Still is confusing why after setting the maxAge of the JSESSIONID cookie to a bigger value, we are seeing two cookies in the browser with the same name , same value ..
After browser restart there is only one and container uses it.
It's interesting

Thanks you!
Hello rancers,

I'm learning about sessions and cookies and I'm doing many examples in order to understand better.
I know that sessions and cookies are two things completely different, I know that sessions are "server side"

As we know when we want to create a new sessions we use request.getSession() and the container takes care of the rest ( creates a new session if one doesn't already exist, create a cookie and puts the session into the cookie, and then adds the cookie to the response object.

My question is how can we set the age for the cookie that contain the information about session id ? Is that possible? all this work is done by the container.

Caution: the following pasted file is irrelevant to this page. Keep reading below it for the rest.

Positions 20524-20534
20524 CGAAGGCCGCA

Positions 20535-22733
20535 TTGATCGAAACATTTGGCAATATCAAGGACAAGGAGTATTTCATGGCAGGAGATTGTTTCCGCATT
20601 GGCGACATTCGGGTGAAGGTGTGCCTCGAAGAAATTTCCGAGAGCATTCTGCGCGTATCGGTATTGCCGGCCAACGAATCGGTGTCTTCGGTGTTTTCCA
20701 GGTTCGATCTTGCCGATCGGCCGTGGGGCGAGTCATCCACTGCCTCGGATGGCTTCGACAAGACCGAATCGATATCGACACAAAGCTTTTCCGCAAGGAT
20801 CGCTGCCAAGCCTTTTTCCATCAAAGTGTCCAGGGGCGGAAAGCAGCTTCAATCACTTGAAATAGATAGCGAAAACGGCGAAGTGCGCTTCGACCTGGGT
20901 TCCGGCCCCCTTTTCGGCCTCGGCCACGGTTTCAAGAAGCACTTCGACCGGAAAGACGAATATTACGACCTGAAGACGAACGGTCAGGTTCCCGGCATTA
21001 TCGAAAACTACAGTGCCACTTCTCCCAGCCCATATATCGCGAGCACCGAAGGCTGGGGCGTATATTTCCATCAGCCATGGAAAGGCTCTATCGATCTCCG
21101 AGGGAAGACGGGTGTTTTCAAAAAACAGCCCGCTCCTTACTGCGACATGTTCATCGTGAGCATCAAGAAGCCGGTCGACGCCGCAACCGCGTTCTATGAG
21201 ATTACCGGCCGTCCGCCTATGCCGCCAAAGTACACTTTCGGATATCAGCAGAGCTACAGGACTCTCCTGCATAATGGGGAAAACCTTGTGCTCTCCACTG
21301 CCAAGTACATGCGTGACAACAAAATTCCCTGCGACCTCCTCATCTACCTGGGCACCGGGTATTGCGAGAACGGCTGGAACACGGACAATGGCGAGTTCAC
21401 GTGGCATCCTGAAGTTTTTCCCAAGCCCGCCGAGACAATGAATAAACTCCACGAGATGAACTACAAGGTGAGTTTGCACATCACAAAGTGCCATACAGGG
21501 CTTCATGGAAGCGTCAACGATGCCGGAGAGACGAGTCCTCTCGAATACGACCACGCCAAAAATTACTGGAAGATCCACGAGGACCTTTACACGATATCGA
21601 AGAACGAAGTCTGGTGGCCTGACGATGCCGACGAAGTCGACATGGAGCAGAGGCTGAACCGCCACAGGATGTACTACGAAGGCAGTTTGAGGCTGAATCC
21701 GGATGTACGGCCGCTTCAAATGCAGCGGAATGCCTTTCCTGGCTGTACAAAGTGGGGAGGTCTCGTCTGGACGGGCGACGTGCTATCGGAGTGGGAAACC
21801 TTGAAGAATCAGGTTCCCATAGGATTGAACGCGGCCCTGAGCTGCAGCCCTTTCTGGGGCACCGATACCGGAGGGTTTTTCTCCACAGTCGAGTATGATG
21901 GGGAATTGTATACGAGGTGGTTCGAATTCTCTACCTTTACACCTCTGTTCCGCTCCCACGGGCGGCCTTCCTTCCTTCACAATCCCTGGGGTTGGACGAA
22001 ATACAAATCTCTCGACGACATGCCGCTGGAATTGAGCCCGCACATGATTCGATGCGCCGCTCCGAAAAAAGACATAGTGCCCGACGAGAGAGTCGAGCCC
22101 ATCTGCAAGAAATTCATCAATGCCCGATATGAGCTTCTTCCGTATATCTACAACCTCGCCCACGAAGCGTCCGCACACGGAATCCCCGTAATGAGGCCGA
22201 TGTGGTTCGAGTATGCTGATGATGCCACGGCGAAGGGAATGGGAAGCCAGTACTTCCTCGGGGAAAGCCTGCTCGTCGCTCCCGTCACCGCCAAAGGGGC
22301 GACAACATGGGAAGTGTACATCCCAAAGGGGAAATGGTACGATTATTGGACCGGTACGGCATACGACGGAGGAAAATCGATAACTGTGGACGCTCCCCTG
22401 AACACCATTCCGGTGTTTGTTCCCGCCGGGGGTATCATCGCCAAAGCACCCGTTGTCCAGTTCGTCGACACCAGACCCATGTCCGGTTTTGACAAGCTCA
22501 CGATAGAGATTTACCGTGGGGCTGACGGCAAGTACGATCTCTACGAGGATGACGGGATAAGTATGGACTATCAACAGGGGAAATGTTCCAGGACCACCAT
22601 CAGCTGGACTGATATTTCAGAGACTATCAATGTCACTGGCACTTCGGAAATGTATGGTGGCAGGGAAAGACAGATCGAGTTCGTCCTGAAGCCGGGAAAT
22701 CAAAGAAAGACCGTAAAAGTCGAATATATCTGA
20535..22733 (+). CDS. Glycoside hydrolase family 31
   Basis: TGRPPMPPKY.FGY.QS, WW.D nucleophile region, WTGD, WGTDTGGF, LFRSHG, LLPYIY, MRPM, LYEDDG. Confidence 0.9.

I know that the default age for a cookie is -1 that means that cookie will be deleted when the browser is closed.

The scenario that I tied is the following:
- in the servlet I put
HttpSession sess = request.getSession()
sess.setMaxInactiveInterval(5*60);

the container takes care for creating the session and adding the session Id to a cookie.
The session will be active on the server for 5 minutes.

If I close the browser and open it again the cookie that contain the sessionId information is deleted (but on the server side the session is still active 5 minutes)
How can I set the maxAge for the cookie thus it should "persisit" when I close the browser?

Hi guys,

I'm bringing this thread of discussions back to live
I read this topic many times and tried lot of different tests but I still don't understand some aspects. Here are some of my tests and their results: